Written by guy_interrupted

November 29, 2010 at 6:10 pm

13 Responses

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  1. The first photo’s I saw this morning of you K at the campaign launch at City Hall in Lodon, my eyes filled up! to see you standing by the poster of yourself was *Special* no wonder you feel proud to Be An Activist! and so many of us are Proud of You as well, are there giving you 110% support and are humble to Be an Activist with you, Our Dear Special late friend CW will be looking down and saying Wow!

    It is also so good to have the chance to read the speech you delivered, I feel guilt that at one time I was one of those who was ignorant, before I met Clint around 2000 I remember the first Gay bar I went into being worried about drinking out of a glass, yes I wiped it quickly, how bad I feel now.

    Like You I will work tirelessly to ensure the message and awareness is delivered now just on World Aids Day 1 December but each and every day of the year.

    I have so much respect for you and always will.

    John B Sheffield

    November 29, 2010 at 6:20 pm

  2. Great post as always, thank you for being an inspiration and having such a great outlook on life.


    November 29, 2010 at 6:22 pm

  3. Was an honour to be there with you both today xx


    November 29, 2010 at 6:23 pm

  4. Very inspirational speech, to be honest I had never gone and got myself tested as probably had the same mentality as others have that it would never happen to me, but after reading your blog I went to the local sexual health clinic and got myself tested and thankfully everything came back negative.

    You’re a shining example to others out there and just hope someday I could shine as bright!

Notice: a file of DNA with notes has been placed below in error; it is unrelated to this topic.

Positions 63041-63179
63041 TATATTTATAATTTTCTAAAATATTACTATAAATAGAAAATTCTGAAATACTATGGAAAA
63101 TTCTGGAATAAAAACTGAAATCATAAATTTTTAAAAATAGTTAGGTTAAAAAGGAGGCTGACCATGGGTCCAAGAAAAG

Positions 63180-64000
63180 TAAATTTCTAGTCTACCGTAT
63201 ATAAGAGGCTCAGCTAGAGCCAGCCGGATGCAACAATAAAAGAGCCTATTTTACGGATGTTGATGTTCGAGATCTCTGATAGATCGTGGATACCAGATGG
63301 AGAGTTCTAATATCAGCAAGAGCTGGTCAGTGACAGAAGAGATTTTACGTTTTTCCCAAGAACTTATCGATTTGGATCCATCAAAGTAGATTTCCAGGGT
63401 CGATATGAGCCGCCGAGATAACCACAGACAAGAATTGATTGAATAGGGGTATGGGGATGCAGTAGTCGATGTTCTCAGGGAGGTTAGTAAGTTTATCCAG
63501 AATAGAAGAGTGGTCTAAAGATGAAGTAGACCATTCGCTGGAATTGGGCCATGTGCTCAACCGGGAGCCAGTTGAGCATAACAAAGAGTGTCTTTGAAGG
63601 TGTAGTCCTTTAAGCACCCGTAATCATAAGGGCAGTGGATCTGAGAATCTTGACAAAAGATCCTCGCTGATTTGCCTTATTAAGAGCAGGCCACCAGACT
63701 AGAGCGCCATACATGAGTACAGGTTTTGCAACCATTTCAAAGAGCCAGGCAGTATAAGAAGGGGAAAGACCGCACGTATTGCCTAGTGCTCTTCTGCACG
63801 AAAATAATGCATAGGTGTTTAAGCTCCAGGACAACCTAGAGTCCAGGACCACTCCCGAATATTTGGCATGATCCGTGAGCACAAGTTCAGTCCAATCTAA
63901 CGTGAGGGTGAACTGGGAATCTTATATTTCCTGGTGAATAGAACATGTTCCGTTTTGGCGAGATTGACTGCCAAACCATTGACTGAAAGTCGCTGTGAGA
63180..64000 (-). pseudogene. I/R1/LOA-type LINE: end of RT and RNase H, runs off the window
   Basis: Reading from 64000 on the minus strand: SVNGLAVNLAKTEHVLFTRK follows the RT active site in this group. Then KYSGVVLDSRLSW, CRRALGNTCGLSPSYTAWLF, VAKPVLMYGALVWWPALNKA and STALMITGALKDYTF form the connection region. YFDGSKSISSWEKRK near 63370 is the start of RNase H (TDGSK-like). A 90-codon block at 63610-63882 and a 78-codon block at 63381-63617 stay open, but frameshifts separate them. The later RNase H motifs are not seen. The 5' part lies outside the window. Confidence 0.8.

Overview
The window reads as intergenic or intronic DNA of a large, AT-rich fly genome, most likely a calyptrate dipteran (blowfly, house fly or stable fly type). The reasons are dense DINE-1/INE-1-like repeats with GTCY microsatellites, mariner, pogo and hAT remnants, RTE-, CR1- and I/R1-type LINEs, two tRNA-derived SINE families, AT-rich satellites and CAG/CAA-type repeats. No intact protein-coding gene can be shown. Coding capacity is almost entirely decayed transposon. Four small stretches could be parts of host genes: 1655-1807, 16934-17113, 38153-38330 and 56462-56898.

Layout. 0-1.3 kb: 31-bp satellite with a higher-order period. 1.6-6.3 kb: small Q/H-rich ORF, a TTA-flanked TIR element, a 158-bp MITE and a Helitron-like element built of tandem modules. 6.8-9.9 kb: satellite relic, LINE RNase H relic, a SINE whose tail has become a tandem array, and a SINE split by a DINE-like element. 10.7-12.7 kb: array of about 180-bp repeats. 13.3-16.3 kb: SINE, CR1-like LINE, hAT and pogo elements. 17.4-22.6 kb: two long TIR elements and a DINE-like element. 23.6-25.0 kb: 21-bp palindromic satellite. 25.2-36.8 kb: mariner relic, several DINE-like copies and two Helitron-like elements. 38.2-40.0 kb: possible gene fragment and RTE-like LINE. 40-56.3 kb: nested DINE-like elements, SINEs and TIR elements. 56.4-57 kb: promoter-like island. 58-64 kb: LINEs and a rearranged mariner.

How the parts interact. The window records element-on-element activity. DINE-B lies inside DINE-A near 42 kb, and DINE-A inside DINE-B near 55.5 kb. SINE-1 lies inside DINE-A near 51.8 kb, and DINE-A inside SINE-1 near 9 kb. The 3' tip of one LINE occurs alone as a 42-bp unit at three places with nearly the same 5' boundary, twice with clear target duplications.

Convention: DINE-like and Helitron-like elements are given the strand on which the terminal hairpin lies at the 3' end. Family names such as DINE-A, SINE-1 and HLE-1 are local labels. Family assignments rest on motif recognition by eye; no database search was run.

Dom T

    November 29, 2010 at 6:48 pm

  5. You are officially my hero!


    November 29, 2010 at 7:01 pm

  6. The transcript of your speech is one of the most moving pieces of work that i have read in a long while, i have ordered all of my students to take a look at your blog. I hope that by them reading the piece it will make them stop, think and remember.

    jason perkins

    November 29, 2010 at 7:27 pm

  7. Great blog…reblogging like mad x


    November 29, 2010 at 7:33 pm

  8. It took me a couple of months for me to come to terms with my diagnosis, it took me the better part of 12 months to feeling strong enough to start telling those close to me. My aim is to be as open as you are now, and as open as some of my friends are who have recently worked on similar campaigns for other recognised charities for world aids day. I know I don’t have to. I know I could quite easily blend into the background; no one can tell I’m HIV by looking at me, but I know now that I want to. im not there yet, im sure I soon will be. but until then, it is people like you and my friends who inspire me to be more and more open about my status everyday – even if for now, that is merely me opening up to one more friend.

    So thank you.


    November 30, 2010 at 12:07 am

  9. Another great post, Krisian 🙂 Well-written as all the others I’ve read: great speech 🙂 And what great friends you two are 🙂

    Lovely to hear your voice 🙂


    November 30, 2010 at 1:47 am

  10. As your Mum I have had over the past 31 years, many reasons to be proud of you ( and some where I could have easily throttled you! ) but none more so than today when I watched the video and read your blog and the full impact of the message you are putting across hit me.

    This is MY SON and he is turning what is seen as a negative into a POSITIVE and using your HIV positive status to try to change the views of others about this disease.

    So I am going to march straight into Body Shop here in Lanzarote tomorrow and buy my red ribbon pin and tell the assistants with pride that it is my son on the poster, and I shall wear my red ribbon to show the world that I am POSITIVE along with you. POSITIVE in the knowledge that you are doing such good work for the benefit of others.

    My name is Cheryl Noad and I am POSITIVE MY SON that you are worthy of my pride.

    I love you Mum xxxxxxxxxxxxx


    November 30, 2010 at 2:44 pm

  11. Great piece and the campaign looks really effective…. your call to people to get involved…. get tested etc is bang on. Well done..xx

    Vincent from Belfast

    December 1, 2010 at 9:12 am

  12. I love what you wrote. I wish more people had your insight.

    All the best.


    December 2, 2010 at 1:34 am

  13. Such an inspiring speech. Thank you for touching my soul.

    Neil J Lloyd

    December 15, 2010 at 12:58 pm